California’s Governor, Gavin Newsom, recently signed a pioneering law to ban harmful additives, like red dye No. 3 in consumer products. California is the first state in the U.S. to take this step. The law, named the California Food Safety Act or Assembly Bill 418, was supported by groups like the Environmental Working Group and Consumer Reports. It prevents the making, selling, or distribution of food items in California containing certain substances. These include potassium bromate, brominated vegetable oil, propylparaben, and red dye No. 3. These substances serve different purposes, like enhancing the texture of dough in baked goods or preserving food.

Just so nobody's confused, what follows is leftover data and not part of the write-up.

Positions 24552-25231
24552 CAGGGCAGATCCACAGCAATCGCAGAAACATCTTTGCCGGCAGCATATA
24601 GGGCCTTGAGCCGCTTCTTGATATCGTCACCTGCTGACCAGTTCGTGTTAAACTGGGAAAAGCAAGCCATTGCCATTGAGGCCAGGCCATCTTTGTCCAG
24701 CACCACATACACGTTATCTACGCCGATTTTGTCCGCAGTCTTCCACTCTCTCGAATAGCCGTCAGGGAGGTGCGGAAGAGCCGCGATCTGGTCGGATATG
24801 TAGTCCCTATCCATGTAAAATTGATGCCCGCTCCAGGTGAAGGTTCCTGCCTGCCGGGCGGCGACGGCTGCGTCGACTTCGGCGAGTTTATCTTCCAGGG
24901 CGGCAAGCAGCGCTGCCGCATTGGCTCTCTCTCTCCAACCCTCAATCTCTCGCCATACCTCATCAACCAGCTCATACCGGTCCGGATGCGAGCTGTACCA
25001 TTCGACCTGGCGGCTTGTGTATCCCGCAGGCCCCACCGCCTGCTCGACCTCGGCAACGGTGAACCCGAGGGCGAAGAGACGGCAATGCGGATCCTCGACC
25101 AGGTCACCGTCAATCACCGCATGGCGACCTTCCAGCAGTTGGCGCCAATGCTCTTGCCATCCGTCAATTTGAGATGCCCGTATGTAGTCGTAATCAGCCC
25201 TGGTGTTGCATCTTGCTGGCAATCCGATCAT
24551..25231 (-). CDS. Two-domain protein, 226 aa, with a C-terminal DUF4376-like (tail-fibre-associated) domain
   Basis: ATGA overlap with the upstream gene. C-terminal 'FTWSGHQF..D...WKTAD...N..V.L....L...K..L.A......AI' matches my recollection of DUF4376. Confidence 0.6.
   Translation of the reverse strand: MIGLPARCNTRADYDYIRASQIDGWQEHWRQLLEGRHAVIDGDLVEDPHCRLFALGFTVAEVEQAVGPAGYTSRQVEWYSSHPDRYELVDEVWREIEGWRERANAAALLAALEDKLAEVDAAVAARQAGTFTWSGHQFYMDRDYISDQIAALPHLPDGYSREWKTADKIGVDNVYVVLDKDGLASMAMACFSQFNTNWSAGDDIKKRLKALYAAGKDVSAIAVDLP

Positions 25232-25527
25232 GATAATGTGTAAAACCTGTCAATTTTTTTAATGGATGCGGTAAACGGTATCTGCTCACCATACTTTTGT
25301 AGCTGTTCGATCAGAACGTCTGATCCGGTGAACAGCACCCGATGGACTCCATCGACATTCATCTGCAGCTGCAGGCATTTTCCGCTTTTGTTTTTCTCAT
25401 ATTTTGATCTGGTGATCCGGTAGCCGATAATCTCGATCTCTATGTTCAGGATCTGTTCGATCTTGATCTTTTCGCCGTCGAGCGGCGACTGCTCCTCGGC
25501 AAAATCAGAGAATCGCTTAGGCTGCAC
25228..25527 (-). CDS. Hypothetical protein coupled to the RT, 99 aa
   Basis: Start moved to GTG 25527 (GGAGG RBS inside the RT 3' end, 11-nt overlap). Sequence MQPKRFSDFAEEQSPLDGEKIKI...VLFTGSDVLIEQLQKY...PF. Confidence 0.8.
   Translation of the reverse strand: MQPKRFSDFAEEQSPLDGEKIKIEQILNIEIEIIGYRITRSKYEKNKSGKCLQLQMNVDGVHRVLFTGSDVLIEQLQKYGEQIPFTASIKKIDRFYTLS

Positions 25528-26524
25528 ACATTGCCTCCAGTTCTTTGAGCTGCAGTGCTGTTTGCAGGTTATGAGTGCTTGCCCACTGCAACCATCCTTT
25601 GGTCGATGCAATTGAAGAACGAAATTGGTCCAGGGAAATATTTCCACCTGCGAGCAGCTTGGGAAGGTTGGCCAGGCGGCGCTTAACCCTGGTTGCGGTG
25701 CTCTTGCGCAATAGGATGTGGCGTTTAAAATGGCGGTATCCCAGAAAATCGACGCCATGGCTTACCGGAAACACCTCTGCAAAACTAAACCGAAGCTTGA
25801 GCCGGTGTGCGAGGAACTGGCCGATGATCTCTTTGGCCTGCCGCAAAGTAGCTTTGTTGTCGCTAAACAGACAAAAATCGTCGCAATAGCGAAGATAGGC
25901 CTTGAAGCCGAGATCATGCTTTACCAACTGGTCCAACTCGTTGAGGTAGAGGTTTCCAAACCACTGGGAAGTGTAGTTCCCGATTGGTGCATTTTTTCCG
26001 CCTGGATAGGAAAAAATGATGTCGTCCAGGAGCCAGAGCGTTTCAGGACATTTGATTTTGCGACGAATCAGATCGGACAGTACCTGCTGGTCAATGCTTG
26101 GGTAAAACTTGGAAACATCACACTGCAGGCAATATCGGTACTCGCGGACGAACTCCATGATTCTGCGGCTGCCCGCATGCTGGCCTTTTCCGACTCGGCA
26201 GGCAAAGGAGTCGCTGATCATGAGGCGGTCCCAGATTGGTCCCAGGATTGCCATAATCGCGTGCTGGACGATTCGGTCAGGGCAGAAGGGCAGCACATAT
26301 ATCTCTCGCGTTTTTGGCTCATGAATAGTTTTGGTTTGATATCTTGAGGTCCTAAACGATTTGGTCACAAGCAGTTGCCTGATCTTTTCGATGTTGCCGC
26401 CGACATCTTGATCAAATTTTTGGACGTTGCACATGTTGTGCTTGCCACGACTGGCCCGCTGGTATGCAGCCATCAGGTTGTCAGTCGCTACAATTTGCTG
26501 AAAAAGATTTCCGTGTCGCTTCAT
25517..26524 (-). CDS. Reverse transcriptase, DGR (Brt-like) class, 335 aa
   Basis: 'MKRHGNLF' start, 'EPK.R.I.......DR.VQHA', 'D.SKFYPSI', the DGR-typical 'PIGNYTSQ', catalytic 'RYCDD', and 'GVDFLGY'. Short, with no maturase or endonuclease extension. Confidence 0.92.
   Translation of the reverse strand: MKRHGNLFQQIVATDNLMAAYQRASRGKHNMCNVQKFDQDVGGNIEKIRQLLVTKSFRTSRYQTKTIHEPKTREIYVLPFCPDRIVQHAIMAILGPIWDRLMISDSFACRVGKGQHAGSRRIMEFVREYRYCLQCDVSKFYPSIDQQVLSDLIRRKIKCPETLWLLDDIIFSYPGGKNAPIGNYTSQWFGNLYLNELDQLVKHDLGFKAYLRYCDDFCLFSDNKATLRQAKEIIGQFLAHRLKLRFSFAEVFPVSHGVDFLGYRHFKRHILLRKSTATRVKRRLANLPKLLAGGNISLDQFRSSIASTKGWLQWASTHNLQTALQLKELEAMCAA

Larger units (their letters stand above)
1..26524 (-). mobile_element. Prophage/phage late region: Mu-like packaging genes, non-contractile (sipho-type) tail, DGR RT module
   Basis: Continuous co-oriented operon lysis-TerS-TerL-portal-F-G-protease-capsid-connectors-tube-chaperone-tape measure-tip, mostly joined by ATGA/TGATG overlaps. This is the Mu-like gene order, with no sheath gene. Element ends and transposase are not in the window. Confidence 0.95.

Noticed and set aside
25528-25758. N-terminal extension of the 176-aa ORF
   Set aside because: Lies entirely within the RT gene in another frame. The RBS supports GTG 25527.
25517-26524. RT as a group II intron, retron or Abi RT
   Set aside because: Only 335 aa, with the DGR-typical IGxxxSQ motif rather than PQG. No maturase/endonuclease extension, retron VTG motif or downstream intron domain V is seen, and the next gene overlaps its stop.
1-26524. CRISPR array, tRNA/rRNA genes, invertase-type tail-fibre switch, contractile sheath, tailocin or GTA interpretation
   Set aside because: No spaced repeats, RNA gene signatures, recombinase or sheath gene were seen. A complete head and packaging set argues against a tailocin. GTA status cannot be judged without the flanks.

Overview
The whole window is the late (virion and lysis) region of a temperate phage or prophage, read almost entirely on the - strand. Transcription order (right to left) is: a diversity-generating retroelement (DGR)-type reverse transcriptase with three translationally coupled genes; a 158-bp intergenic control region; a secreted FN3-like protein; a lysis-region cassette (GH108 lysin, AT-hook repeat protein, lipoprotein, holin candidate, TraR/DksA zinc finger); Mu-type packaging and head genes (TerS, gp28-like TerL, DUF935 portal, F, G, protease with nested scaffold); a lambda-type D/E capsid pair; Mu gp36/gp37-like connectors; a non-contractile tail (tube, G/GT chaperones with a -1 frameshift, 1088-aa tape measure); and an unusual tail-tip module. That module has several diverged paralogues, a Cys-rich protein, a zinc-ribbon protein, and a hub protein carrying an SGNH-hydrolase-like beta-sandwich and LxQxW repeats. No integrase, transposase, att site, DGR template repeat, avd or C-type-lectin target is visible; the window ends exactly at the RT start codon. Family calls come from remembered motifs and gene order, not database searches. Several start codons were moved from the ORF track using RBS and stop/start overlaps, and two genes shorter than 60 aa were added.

Around 3,000 products, including popular treats like Skittles, Nerds, Trolli gummies, as well as protein shakes, instant rice, and boxed cake mixes, contain red dye No. 3. Governor Newsom pointed out that Skittles are available in the European Union without this additive, showing that the food industry can adapt to meet public health standards. This move aligns the U.S. more closely with EU rules, which have banned these chemicals due to their proven health risks. These risks include a higher chance of cancer, behavioral problems in children, harm to the reproductive system, and damage to the immune system. The law will be put into action in 2027, giving companies enough time to adjust their recipes and ensuring Californians can still enjoy their favorite foods with confidence.